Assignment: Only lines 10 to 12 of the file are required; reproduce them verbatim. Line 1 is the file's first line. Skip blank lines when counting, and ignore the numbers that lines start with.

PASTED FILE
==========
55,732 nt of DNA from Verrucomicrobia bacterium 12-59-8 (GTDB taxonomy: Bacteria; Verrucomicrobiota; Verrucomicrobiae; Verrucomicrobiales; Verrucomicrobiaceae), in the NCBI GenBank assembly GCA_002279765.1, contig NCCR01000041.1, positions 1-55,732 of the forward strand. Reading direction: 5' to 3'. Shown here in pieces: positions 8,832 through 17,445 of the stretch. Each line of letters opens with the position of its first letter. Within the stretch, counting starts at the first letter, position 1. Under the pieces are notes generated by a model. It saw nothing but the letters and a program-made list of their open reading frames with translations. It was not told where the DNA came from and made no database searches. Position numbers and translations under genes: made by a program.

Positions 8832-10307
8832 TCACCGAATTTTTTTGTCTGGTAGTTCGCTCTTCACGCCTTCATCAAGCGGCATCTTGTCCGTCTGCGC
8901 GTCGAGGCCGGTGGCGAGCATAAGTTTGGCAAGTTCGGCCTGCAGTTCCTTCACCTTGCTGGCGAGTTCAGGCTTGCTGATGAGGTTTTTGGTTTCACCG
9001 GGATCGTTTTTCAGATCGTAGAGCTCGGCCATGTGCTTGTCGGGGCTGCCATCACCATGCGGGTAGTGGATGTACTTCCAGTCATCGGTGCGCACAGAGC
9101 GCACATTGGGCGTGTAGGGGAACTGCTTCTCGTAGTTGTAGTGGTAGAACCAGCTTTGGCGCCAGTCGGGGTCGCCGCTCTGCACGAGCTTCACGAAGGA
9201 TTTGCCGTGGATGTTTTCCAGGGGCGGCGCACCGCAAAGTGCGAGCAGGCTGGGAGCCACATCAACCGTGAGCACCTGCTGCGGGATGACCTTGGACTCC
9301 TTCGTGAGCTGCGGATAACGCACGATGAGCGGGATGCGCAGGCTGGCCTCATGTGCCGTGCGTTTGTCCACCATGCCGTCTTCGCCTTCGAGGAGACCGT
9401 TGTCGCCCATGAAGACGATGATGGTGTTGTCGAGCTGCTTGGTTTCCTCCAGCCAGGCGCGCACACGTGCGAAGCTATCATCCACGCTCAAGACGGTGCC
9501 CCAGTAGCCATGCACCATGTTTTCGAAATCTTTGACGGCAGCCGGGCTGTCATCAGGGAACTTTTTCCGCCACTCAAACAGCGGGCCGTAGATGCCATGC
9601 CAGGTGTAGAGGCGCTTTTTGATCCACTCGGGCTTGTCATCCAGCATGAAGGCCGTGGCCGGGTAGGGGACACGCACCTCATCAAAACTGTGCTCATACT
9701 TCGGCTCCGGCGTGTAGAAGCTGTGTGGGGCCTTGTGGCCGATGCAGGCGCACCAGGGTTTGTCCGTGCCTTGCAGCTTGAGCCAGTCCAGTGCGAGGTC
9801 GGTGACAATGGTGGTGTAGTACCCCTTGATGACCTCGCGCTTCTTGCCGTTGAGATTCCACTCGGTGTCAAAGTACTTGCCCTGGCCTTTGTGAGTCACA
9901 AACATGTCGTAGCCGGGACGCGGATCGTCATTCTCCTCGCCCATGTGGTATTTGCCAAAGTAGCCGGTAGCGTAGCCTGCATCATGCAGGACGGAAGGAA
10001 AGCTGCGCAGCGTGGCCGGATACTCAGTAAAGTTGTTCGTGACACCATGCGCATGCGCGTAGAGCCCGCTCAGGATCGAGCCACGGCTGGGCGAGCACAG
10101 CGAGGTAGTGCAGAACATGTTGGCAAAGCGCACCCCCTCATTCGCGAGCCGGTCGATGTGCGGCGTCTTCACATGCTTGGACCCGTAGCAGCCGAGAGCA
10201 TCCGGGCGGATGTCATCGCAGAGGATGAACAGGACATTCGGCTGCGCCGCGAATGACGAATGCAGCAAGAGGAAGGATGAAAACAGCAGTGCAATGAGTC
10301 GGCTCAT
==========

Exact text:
9501 CCAGTAGCCATGCACCATGTTTTCGAAATCTTTGACGGCAGCCGGGCTGTCATCAGGGAACTTTTTCCGCCACTCAAACAGCGGGCCGTAGATGCCATGC
9601 CAGGTGTAGAGGCGCTTTTTGATCCACTCGGGCTTGTCATCCAGCATGAAGGCCGTGGCCGGGTAGGGGACACGCACCTCATCAAAACTGTGCTCATACT
9701 TCGGCTCCGGCGTGTAGAAGCTGTGTGGGGCCTTGTGGCCGATGCAGGCGCACCAGGGTTTGTCCGTGCCTTGCAGCTTGAGCCAGTCCAGTGCGAGGTC